Originally written (of course) as a Twitter thread.
Well, I dropped out of the 30-day blogging challenge after 20 days. Ironically, I think part of the problem was that I tried to get ahead. Most days I would write a post in the evening, either just after the kid went to bed or just before I did. On day 20, I posted at lunch. That broke my routine, and I forgot to post the next evening.
I finished a few posts I’ve been working on for a while, so that worked out. There were several things I noticed that turned into what I hope made interesting commentary. That’s two wins. But then there were the days of filler, too. It’s not like I need to keep “I hate the 405” on its own page, after all. (Besides, that’s a given.)
Things I Learned
I really don’t like writing about current events or politics these days. On Friday the 13th, I couldn’t think of anything else to write about, but couldn’t start. I ended up reading Tumblr for some idea to jump off of, and found the Epi-Pen infographic. Then I went a whole week deliberately not writing about Paris, Beirut, or refugees.
If I wanted to keep the volume up without regard to focus, I think up plenty of ideas during the course of a day. I just have to (1) write down the topic so I remember and (2) find the time/inclination/brainpower to do the writing.
I wrote more about my kid than I expected. Probably more than I’ve written publicly in quite a while. This isn’t a parenting blog by a long shot, but in addition to costuming and art, I used several family conversations as jumping off points.
When I obsessively listen to a show for a week, I come up with lots of things I’d like to write about it. I followed Chess with a Les Misérables binge, and now I’ve got about five Les Mis-related topics on my list.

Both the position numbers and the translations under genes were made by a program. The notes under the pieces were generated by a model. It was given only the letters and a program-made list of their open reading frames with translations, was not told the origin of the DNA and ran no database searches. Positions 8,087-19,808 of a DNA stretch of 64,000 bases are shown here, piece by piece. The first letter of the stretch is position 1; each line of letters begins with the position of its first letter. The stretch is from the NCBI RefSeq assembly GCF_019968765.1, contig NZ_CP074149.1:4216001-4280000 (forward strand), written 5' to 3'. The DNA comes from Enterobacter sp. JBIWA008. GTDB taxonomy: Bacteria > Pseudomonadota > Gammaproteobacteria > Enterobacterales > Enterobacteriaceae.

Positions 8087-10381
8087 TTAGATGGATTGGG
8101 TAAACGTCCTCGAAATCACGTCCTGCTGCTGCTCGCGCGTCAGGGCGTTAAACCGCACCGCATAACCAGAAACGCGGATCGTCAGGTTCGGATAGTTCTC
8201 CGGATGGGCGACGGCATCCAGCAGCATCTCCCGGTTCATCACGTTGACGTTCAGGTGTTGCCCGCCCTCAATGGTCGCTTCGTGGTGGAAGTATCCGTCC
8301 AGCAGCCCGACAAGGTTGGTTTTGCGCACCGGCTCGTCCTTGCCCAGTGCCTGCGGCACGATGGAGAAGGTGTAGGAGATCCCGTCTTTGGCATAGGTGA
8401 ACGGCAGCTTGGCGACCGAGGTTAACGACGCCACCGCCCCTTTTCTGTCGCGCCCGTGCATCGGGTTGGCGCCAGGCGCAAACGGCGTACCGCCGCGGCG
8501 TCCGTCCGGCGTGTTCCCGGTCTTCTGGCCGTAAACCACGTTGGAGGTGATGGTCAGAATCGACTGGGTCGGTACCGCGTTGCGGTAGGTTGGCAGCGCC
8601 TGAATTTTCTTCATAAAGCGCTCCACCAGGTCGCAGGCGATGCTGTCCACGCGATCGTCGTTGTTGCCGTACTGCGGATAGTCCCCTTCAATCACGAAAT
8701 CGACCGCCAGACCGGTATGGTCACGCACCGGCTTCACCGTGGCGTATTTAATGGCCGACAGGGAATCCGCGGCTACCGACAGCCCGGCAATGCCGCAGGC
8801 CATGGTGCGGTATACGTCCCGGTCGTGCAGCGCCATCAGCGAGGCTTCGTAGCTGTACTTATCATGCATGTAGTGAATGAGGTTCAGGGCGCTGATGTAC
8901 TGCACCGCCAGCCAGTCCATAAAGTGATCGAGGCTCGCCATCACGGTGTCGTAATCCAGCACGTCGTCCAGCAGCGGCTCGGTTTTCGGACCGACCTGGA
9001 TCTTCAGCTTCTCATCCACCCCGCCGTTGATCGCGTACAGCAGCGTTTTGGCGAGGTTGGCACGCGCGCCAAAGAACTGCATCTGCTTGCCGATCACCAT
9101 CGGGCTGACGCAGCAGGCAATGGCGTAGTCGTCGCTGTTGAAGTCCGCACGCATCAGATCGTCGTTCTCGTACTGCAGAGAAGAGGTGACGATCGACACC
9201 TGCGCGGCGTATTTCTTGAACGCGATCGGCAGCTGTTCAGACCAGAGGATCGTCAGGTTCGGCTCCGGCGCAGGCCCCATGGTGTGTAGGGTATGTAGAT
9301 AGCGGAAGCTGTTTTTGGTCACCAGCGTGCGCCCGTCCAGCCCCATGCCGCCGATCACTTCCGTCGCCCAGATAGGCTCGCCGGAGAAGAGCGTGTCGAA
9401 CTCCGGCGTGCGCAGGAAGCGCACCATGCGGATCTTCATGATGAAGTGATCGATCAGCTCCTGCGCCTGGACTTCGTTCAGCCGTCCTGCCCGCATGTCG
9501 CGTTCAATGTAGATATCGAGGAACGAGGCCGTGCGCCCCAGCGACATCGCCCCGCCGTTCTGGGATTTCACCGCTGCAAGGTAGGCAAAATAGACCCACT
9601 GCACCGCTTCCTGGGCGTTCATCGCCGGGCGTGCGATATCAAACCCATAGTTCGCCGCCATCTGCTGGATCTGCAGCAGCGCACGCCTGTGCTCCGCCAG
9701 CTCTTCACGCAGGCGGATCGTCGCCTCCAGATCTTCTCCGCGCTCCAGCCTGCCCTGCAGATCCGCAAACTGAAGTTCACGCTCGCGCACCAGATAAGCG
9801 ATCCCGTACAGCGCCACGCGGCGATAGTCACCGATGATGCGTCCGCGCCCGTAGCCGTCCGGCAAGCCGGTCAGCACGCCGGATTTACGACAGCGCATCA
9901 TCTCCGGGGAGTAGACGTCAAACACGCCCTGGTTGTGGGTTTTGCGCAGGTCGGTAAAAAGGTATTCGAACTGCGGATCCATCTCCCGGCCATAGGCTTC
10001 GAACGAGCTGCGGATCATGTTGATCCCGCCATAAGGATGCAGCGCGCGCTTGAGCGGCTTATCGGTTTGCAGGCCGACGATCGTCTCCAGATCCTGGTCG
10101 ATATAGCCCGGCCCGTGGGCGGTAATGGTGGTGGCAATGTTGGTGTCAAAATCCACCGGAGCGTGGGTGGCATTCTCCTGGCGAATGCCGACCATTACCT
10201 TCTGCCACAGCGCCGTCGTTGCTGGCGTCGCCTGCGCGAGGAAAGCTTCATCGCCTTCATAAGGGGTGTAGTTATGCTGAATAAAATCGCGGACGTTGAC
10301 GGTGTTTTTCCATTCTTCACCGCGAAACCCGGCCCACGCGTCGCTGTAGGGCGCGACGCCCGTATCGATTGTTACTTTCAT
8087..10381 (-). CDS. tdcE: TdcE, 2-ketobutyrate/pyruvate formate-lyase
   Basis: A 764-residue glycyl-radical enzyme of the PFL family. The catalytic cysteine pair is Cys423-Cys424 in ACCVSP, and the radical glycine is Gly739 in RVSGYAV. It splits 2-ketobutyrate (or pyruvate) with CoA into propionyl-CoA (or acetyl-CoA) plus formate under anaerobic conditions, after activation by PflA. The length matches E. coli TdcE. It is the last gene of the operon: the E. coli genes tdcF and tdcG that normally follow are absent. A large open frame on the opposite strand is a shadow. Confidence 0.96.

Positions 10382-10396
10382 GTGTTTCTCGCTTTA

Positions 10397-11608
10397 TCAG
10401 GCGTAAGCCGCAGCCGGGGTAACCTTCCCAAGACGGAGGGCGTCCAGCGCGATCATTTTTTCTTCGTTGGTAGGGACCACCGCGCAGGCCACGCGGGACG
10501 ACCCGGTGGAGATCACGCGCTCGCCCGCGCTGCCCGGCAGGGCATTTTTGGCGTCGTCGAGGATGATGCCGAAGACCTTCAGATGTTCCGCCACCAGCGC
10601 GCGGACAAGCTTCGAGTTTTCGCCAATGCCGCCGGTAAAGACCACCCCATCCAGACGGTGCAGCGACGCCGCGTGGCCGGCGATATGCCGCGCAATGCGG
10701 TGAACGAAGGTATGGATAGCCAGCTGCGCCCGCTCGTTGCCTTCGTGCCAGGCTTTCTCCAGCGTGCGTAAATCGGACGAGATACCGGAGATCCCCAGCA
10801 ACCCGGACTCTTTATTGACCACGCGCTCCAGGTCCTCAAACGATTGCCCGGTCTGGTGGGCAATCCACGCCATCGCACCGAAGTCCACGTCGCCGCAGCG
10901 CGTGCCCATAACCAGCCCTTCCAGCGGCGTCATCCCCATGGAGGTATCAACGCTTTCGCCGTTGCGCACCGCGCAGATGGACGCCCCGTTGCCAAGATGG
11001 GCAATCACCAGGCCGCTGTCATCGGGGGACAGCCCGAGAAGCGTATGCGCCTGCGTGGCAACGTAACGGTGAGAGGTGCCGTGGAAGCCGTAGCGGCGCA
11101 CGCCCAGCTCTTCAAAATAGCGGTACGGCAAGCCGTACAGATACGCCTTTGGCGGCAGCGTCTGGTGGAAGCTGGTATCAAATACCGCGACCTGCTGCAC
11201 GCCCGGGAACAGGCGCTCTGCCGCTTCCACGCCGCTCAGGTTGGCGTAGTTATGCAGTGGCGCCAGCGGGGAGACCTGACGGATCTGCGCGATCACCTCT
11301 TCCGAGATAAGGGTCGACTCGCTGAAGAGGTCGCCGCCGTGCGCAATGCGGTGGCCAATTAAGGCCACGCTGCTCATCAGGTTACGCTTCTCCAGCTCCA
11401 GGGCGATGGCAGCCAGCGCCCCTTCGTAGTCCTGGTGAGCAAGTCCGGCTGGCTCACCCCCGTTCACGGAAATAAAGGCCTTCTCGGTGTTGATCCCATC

If you can’t think of anything to write about, ask your spouse for a topic.
I’m actually more comfortable sitting on the couch and writing on my tablet than firing up my computer and sitting at my desk. That surprised me, but the Galaxy Tab S2 is sooooo much faster than the Nexus 7 it’s ridiculous. And hey, couch!
6 Random observations.
4 Amusing photos that fit within one of the site’s long-running categories.
3 Articles I’ve been working on for a while and finally got around to finishing.
3 Follow-ups to older posts or series.
2 Reaction pieces.
1 Interesting photo that I cross-posted from Instagram/Flickr to satisfy the goal.
1 Total filler that I would delete if it weren’t for keeping a record of how far I got in the challenge.
- Mixed Emotions/Halloween/Comikaze
- Fruit Basket Case
- So Much for SudaSudafed
- I “Liked” Twitter Favorites
- Phone vs. Camera
- WiFi is the New Color TV
- Gloom ahead, blue sky behind
- So that’s where Vaporware comes from!
- Genre TV Update
- Chess (Musical)
- Les Mis/Chess: Cosette vs. Florence (and Eponine)
- Epi-Pen How-To
- Symbolic Costuming: Stage vs. Screen
- Coin Slot For Your Cell Phone
- Panorama Fail: Chalk Edition
- Is the ransom note look obsolete?
- Too Many Notifications
- Oddly Specific Advertising
The full moon hung low in the east, rising pale yellow against a shadowed sky. A cluster of lights floated next to it, airplanes lining up for approach to the runway I was driving past. I’d glanced over just as I passed under their flight path.
Above the moon and the lights, a band of pink crossed the sky. Above that, it shaded into blue.
To the west, past a chain link fence, past the tracks being laid down for a rail extension, past the expanse of the runway itself, the sky was orange. Bright yellow clouds, the only clouds in the sky, shone with light from the sun that hadn’t quite set for them yet.
I drove on.